Daily Management Review

IMF: Corporations cannot get rid of debts


Over the past five years (from the second quarter of 2013), non-financial corporations around the world have accumulated a total of more than $ 16 trillion of net debt, according to calculations by the Washington Institute of International Finance. Now the amount of debt is at a record high level of $ 74.9 trillion, which is equivalent to 92% of GDP (five years ago it was 86%, in 2008 it was 77% of GDP). Taking into account other types of debt, the International Monetary Fund estimates the total debt burden at $ 182 trillion, indicating that this amount of liabilities is already risky. According to IIF, the global debt of the entire non-financial sector (including governments and the population) is $ 187 trillion - it has increased by $ 30 trillion since the time when the US Federal Reserve Board began raising interest rates in December 2015.

In developed countries, the load in relation to GDP is slightly lower than in developing countries - 90.9% versus 94.6%. Most of the burden lies on Chinese and American companies. In China, the ratio of debt to GDP is already 163% - this is one of the highest rates in the world (except for countries like Hong Kong with 234.3% of GDP). Of the major countries, France has the closest indicator to China - 140% of GDP. However, Chinese corporations, whose shares are traded on the stock exchange, also have large reserves of liquidity: their debt is only a little more than twice the amount of such "stocks". A similar ratio of debt to cash in Japan, in other countries the figure is higher: more than three times - in the Russian Federation and the United States, in Germany - more than four, in Mexico and India - more than five, in Canada - almost seven. In the United States, small and medium-sized companies are primarily characterized by higher loads. At the same time, the ratio of debt to GDP in this country is lower than in the PRC - 72.5%.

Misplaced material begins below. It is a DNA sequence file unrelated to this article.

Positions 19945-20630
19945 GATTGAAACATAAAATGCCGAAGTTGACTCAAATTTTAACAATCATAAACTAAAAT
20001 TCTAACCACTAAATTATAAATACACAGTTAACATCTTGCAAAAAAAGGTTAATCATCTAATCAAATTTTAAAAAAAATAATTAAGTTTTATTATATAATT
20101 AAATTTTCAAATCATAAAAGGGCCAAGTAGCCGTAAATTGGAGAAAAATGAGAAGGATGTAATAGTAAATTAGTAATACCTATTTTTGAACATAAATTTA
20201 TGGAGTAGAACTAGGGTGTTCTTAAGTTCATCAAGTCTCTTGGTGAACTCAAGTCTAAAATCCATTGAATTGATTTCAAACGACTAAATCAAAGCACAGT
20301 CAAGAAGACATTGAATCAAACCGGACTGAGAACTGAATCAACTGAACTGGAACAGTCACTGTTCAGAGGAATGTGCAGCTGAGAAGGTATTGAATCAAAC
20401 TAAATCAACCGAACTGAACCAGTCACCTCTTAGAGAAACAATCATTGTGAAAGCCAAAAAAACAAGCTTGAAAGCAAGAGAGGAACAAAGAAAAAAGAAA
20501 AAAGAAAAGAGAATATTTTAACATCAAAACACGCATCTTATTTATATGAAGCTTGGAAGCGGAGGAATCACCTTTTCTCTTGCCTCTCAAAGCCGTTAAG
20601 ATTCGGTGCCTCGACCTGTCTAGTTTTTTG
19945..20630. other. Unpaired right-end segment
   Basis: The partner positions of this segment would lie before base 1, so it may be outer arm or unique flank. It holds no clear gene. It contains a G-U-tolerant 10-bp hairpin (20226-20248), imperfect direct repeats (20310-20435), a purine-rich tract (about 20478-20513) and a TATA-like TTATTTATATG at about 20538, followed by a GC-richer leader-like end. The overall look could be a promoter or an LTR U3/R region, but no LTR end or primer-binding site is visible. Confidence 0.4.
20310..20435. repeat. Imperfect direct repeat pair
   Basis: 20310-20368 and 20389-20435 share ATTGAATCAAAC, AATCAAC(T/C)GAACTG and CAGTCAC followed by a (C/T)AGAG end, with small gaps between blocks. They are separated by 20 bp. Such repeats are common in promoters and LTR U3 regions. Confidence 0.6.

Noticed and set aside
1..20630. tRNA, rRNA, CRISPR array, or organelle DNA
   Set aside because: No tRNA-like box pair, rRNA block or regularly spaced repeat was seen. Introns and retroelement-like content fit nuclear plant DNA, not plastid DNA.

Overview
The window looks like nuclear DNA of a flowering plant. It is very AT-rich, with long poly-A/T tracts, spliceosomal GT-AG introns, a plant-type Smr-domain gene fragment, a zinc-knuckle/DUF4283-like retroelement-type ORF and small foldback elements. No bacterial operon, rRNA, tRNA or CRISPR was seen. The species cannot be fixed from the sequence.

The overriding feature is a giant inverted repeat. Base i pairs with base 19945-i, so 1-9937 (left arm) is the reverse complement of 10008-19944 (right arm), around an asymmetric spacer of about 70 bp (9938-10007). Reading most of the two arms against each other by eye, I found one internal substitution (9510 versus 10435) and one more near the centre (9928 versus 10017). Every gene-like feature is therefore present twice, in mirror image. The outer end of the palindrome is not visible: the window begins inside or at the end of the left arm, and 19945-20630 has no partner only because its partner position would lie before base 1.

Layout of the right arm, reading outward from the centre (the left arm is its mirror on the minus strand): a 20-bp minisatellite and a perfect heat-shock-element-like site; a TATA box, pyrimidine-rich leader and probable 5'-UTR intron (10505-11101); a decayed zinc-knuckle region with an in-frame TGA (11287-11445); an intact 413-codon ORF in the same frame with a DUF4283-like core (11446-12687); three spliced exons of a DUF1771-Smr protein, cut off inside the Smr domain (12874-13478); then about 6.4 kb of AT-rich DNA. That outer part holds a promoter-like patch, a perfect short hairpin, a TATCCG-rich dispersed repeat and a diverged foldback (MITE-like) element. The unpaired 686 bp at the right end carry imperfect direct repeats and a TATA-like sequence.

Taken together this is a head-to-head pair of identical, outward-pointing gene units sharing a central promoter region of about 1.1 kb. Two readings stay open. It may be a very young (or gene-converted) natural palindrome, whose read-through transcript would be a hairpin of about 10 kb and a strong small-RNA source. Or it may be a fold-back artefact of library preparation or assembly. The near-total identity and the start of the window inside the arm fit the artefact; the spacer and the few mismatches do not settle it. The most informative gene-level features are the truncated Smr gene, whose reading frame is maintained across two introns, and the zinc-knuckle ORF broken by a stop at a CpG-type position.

Despite a slight improvement in borrowing conditions over the past year, companies from Brazil, Canada, the United States and China are experiencing difficulties with covering interest payments on existing debt, the IIF notes. The share of companies whose profit before taxes and interest is less than twice the amount of funds needed to service the debt is highest in Brazil (almost 50%) and Canada (about 30%). In the USA, China, Turkey, India, Indonesia, the share of such corporations amounts to about 20%. 

source: imf.org